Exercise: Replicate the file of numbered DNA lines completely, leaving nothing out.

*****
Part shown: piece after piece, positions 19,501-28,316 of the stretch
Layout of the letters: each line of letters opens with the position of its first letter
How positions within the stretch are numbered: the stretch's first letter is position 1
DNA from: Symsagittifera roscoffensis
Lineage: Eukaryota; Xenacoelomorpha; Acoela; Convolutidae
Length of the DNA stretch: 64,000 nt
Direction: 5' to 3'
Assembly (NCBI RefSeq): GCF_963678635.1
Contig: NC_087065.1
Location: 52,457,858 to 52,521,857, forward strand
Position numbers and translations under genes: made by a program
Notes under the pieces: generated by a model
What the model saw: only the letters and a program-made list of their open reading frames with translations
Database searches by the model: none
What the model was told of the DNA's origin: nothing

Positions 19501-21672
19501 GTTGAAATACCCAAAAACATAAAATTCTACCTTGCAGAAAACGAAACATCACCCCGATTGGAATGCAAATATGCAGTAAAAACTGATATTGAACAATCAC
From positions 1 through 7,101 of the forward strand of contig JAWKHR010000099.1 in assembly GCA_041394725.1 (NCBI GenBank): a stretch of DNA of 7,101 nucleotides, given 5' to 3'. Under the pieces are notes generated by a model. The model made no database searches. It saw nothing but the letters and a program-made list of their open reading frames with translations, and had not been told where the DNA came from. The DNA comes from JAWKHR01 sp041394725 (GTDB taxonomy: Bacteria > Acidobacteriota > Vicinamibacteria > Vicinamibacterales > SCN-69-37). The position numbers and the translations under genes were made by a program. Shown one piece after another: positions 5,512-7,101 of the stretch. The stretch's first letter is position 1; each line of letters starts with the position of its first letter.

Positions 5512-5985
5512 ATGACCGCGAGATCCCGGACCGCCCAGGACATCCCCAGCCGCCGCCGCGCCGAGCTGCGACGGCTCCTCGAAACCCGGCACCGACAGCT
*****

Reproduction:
Part shown: piece after piece, positions 19,501-28,316 of the stretch
Layout of the letters: each line of letters opens with the position of its first letter
How positions within the stretch are numbered: the stretch's first letter is position 1
DNA from: Symsagittifera roscoffensis
Lineage: Eukaryota; Xenacoelomorpha; Acoela; Convolutidae
Length of the DNA stretch: 64,000 nt
Direction: 5' to 3'
Assembly (NCBI RefSeq): GCF_963678635.1
Contig: NC_087065.1
Location: 52,457,858 to 52,521,857, forward strand
Position numbers and translations under genes: made by a program
Notes under the pieces: generated by a model
What the model saw: only the letters and a program-made list of their open reading frames with translations
Database searches by the model: none
What the model was told of the DNA's origin: nothing

Positions 19501-21672
19501 GTTGAAATACCCAAAAACATAAAATTCTACCTTGCAGAAAACGAAACATCACCCCGATTGGAATGCAAATATGCAGTAAAAACTGATATTGAACAATCAC
From positions 1 through 7,101 of the forward strand of contig JAWKHR010000099.1 in assembly GCA_041394725.1 (NCBI GenBank): a stretch of DNA of 7,101 nucleotides, given 5' to 3'. Under the pieces are notes generated by a model. The model made no database searches. It saw nothing but the letters and a program-made list of their open reading frames with translations, and had not been told where the DNA came from. The DNA comes from JAWKHR01 sp041394725 (GTDB taxonomy: Bacteria > Acidobacteriota > Vicinamibacteria > Vicinamibacterales > SCN-69-37). The position numbers and the translations under genes were made by a program. Shown one piece after another: positions 5,512-7,101 of the stretch. The stretch's first letter is position 1; each line of letters starts with the position of its first letter.

Positions 5512-5985
5512 ATGACCGCGAGATCCCGGACCGCCCAGGACATCCCCAGCCGCCGCCGCGCCGAGCTGCGACGGCTCCTCGAAACCCGGCACCGACAGCT